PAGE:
Water Research Institute to Study Aluminum Filtration for Mines
The State Journal
3 April 2013
By Pam Kasey
Research into better ways to remove aluminum from coal mine
discharges funded by the state Department of Environmental
Protection is unrelated to the agency's proposed change to state
water quality criteria for aluminum.
The West Virginia Water Research Institute at West Virginia
University will study filtration methods to reduce levels of
aluminum discharged from mine reclamation sites, the university
announced April 2.
The $44,000 study is sponsored by the DEP's Office of Special
DEP has previously been allowed to meet "technology-based" limits
on aluminum in mine discharges at sites that were abandoned by
coal operators and have become the agency's responsibility,
explained Mike Sheehan of that office.
But now the agency is under a 2015 schedule to place water
quality-based permit limits on those discharges, and some of the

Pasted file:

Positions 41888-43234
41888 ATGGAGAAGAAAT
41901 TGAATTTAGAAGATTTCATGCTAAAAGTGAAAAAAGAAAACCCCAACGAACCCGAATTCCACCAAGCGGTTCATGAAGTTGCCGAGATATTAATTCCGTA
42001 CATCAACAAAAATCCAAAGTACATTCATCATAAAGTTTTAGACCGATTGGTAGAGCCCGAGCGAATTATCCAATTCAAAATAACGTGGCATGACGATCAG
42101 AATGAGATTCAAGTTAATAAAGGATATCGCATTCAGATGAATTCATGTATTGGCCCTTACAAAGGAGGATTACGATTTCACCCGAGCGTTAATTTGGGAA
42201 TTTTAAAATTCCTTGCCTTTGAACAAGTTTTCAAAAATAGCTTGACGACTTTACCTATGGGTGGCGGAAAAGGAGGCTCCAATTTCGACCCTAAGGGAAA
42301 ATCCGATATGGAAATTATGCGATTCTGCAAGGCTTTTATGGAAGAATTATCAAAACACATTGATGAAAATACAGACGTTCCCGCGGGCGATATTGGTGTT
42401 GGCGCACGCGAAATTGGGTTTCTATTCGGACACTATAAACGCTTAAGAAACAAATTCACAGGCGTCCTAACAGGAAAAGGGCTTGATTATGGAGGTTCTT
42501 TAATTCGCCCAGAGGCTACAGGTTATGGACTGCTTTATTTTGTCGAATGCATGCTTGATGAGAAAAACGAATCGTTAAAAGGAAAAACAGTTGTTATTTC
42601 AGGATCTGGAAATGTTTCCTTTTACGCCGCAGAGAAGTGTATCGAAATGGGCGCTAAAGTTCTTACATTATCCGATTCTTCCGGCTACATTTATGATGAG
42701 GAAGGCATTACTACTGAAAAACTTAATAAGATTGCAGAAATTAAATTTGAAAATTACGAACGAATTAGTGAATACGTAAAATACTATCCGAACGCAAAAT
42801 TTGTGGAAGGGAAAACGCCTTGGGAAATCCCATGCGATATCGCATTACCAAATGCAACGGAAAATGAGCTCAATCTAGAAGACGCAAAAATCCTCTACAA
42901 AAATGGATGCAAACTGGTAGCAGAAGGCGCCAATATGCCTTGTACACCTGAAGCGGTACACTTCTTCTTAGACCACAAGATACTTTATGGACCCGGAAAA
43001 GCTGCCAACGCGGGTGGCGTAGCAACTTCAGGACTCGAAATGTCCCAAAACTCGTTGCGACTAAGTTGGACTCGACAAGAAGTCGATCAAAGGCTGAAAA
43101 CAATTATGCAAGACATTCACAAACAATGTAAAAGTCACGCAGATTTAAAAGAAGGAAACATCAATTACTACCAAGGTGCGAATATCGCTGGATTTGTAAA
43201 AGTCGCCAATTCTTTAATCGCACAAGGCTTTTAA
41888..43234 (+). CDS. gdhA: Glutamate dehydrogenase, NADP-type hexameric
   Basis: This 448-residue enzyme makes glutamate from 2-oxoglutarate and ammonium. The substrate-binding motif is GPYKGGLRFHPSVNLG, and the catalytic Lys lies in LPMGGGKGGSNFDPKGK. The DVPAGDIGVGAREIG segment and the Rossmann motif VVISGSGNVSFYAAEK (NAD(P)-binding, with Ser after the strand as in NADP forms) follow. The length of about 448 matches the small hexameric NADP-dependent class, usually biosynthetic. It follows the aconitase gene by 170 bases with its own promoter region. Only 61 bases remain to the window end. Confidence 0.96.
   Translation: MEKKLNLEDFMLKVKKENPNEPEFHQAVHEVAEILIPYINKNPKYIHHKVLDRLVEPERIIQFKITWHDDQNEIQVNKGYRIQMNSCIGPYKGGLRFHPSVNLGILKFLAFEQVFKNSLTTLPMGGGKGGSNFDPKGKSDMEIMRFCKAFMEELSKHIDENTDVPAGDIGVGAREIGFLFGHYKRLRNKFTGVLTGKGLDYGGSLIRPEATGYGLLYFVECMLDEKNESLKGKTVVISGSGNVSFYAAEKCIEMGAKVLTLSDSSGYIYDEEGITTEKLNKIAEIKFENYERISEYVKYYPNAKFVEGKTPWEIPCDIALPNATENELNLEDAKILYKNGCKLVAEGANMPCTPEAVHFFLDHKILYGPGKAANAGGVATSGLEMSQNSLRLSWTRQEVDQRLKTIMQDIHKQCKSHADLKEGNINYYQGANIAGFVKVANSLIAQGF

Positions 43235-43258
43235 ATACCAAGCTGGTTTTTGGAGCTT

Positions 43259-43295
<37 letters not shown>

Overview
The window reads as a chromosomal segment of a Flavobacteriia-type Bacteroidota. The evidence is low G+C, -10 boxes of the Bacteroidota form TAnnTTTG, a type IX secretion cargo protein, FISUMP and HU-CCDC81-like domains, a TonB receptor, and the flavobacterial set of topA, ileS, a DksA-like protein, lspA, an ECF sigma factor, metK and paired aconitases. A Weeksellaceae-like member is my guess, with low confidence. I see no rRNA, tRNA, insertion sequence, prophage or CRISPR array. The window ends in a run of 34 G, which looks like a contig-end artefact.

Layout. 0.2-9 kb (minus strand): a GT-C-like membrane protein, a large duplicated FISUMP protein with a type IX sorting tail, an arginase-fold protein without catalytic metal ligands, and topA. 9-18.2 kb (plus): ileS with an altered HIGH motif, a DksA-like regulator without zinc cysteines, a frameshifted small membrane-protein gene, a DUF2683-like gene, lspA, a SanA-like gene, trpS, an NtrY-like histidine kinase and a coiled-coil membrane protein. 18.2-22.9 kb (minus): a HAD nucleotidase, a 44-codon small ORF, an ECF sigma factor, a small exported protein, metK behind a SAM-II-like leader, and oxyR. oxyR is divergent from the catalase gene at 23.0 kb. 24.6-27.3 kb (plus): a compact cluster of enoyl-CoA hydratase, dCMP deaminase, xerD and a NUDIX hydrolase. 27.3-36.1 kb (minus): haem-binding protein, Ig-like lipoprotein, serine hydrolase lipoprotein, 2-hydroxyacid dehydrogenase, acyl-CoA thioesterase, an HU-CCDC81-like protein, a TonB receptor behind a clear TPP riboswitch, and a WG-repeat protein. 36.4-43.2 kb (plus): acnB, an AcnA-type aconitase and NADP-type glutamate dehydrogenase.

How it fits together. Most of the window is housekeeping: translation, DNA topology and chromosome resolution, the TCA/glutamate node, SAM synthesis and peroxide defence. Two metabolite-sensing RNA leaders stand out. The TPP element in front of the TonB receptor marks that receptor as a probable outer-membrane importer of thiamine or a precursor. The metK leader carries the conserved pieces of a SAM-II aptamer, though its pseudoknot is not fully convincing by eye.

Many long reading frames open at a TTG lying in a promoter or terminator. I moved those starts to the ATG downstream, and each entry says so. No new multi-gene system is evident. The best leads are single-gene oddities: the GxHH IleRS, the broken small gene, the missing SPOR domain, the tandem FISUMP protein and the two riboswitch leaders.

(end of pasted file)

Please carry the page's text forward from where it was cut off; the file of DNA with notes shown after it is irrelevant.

sites discharge aluminum at levels that would violate those
"We've identified some sites we're having problems with and we're
just trying to plan for the future to have something ready to go
when these new limits come along," Sheehan said.
Typical industrial filtration systems — ion exchange, reverse
osmosis and microfiltration membrane systems — are prohibitively
expensive to run on mine discharge. This study addresses that
The WVWRI study will be conducted at Monongalia County mines
abandoned by Z&F Development Co., Valley Mining Co. and
Stewartstown Coal Co.
Each site already has a treatment system for acid mine drainage.
The system at the Z&F site consists of hydrated lime feeding
and a series of baffled ponds. Addition of quick lime and a series
of settling ponds with curtain baffles make up the system at the
Valley Mining site. And treatment at the Stewartstown site
consists of four baffled ponds.
The WVWRI has identified four filtration media to test and will
test the four different media at each of the three sites.
The researchers will conduct weekly field sampling for the next
six months to determine the effectiveness of each of the four
treatment units. Findings will be presented to the Office of
The public hearing DEP held on March 27 on a proposed change to
the state's aluminum water quality criteria is unrelated to this
study, Sheehan said.